Tuesday, March 27, 2007

under pressure

Today I got my blood pressure checked... again.

You see, I had to have a physical of sorts for a new life insurance policy that I took out a few months ago. The first time around they took blood and asked a bunch of questions and took my blood pressure. For one reason or another, everything checked out just fine...except for the blood pressure. It was elevated. Not hypertention kind of elevated. Just above normal and just enough to "elevate" my insurance premiums.

The deal is that if I am in perfectly good health then I pay $96 a month for my life insurance. They call this kind of consumer "preferred" or something like that. If I am "mostly" healthy and don't smoke then I pay $160 a month. So the difference between my blood pressure being normal and it being slightly elevated is a difference of about $840 a year for the next "however many number of years" that I live.

It may have been stress. It may have been a few extra pounds or a little too much sodium in my system. Whatever the reason, I wasn't going to settle for "elevated." I knew I was a healthy dude and felt like the blood pressure reading was off for that day. So, I got my blood pressure checked again today and wouldn't you know it, perfectly normal (at least when it comes to blood pressure). 120/82. Not bad. I went ahead and submitted these results to the insurance folks.

Not only do I feel better about saving money, but I feel better knowing my heart is doing just fine.

Monday, March 19, 2007

sexual ethic

In regards to homosexuality, various Christians disagree. At one poll we have those who believe that homosexuality is a sinful deviant choice made by some in our society. At the other poll are those who don't see any part of homosexuality as sinful or wrong. Moving toward the middle, some Christians believe that it is a sin to commit homosexual acts but not a sin to have homosexual attractions. And others who believe that homosexuality is not sinful so long as it is within a life-long monogamous relationship.

Largely the ethical divide centers around heterosexuality being acceptable according to scripture and homosexuality being unacceptable. The tension is found when thoughtful Christians wrestle between scripture and the testimonies of otherwise faithful Christians who practice a homosexual lifestyle. To add to the confusion are the testimonies of faithful Christians who feel as though they have been "freed" from the homosexual lifestyle and now live relatively normal heterosexual lives. A final ingredient is the ongoing discussion between psychology and genetics as to whether people are "born gay", have a "predisposition to homosexuality", are a product of a damaging familial environment, or a mixture of two or more of these factors. It's the old "nature vs. nurture" conundrum.

Politically, its an entirely different question altogether. Whether to allow same-sex marriages is influenced by your view of homosexuality, but it is not asking the same question. The political question is whether we are willing as a society to change the definition of marriage as we know it. And if we do change it, to what should we change it? If we allow "other" forms of marriage such as same-sex marriage, why not allow polygamy? Where do we draw the line and on what moral basis to we draw it. So while your view of the morality of homosexuality will influence your political view here, it is not necessarily true that if one is ok with homosexuality "morally" that they will be ok with changing the definition of marriage for our society. That's where the civil union option comes in.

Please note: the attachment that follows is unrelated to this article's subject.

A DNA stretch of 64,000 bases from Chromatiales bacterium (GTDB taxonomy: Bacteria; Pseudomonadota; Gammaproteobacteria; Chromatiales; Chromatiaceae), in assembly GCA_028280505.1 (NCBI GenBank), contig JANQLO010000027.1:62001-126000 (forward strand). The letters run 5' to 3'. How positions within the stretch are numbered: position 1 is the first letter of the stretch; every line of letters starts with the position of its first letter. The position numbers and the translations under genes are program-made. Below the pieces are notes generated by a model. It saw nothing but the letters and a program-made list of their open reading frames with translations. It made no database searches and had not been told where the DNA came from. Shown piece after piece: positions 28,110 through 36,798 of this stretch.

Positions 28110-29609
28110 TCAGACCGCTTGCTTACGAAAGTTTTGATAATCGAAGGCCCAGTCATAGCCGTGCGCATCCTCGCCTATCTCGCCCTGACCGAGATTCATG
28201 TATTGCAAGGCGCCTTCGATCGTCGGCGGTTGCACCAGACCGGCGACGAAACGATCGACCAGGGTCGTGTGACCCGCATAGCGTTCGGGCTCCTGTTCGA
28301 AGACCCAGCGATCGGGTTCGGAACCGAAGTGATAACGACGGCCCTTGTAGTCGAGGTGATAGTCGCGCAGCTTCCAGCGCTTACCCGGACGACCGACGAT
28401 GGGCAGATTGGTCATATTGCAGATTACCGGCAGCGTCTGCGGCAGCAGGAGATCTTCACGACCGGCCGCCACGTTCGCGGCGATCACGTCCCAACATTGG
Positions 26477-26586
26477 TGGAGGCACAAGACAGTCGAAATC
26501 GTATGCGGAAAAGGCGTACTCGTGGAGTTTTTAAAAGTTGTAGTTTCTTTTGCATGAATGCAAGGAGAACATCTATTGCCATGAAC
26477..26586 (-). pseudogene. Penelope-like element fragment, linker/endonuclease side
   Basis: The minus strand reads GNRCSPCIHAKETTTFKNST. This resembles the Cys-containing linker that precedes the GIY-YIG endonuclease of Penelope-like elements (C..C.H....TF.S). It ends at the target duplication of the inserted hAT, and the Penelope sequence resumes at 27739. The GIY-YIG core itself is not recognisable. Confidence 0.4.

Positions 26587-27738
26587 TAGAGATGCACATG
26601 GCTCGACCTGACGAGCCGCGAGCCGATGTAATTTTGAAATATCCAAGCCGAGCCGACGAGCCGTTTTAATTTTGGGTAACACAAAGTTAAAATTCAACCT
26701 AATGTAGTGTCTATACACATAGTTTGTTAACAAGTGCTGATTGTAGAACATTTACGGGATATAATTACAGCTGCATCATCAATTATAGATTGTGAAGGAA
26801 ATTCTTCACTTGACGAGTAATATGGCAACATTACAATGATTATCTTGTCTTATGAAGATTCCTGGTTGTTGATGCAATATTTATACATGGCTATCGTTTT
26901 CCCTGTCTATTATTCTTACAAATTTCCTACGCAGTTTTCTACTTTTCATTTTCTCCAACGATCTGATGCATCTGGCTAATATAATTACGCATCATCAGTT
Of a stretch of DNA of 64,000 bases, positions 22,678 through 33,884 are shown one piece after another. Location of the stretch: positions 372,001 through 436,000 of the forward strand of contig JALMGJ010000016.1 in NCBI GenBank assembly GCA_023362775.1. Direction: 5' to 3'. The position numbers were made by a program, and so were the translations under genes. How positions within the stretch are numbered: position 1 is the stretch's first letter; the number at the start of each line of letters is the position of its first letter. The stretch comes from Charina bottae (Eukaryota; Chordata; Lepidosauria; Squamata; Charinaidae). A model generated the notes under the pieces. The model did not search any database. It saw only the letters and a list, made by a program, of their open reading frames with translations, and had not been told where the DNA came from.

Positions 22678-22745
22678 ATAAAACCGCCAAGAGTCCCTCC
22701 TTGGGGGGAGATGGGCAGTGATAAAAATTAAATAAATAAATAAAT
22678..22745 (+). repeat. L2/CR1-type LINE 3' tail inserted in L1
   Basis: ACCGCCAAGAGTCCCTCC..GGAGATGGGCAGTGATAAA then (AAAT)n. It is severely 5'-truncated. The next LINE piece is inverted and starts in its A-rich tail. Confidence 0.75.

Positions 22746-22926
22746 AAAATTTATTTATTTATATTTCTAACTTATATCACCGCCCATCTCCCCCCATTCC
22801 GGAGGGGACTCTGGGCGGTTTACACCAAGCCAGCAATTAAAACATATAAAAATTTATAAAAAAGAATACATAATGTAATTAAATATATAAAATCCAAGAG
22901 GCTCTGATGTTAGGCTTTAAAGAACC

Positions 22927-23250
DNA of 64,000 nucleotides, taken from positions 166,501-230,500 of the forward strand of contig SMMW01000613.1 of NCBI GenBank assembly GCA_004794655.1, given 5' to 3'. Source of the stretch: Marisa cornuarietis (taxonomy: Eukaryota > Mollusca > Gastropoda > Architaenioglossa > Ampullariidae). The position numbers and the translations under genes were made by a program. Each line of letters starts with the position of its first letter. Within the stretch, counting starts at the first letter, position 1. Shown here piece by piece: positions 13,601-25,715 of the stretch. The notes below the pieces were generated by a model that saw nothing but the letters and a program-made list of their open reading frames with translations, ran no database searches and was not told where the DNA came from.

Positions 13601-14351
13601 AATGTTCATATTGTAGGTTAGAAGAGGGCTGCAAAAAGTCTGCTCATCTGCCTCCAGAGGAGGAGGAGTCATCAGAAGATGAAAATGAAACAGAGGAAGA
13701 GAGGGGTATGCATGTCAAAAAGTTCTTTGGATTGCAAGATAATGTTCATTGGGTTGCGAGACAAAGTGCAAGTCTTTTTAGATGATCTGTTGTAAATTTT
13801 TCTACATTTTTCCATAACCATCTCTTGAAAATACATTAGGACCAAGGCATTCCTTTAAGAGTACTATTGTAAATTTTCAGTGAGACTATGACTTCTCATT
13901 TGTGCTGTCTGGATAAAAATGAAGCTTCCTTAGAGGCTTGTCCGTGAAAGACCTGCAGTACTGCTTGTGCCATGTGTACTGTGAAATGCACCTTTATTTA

There is a lot to take in when the discussion becomes so multi-dimentional. But I wonder what would happen if we shifted the primary ethical divide in the conversation. One of the problems with the main division of sexual ethics being "homosexual vs. heterosexual" is that it leaves out a driving theme in scripture. The danger here is that Christians who are heterosexual would feel free from the prophetic voice of scripture simply because they are not homosexual. And homosexuals would feel free from the prophetic voice of scripture simply because they are written off from the beginning of the conversation. The result would be the same in both cases: sexual immorality in the form of promiscuity.

What if, instead, the line in the sand was monogomy vs. polygamy/promiscuity? This seems to be an even harder command for our society to follow. Much harder than "don't be gay." A sexual ethic that demands monogamy demands the same of heterosexuals and homosexuals. It doesn't allow for scapegoats and it doesn't let anyone off the hook. Surely, elevating the conversation in a way that showed that Christians stand for monogomy rather than just heterosexuality, would be difficult. It may indeed have a more negative reaction in our culture than calling homosexually a sin.

Calling for monogomy in both the heterosexual and homosexual communities seems more radical and more prophetic than calling for the end of homosexuality. It forces each and every one of us to look into the mirror and see whether we have held up this sexual ethic. It seems to be what Jesus does in the Sermon on the Mount. He said, "You have heard that it was said, 'Do not commit adultery.' But I tell you that anyone who looks at a woman lustfully has already committed adultery with her in his heart." (Matt. 5:27-28)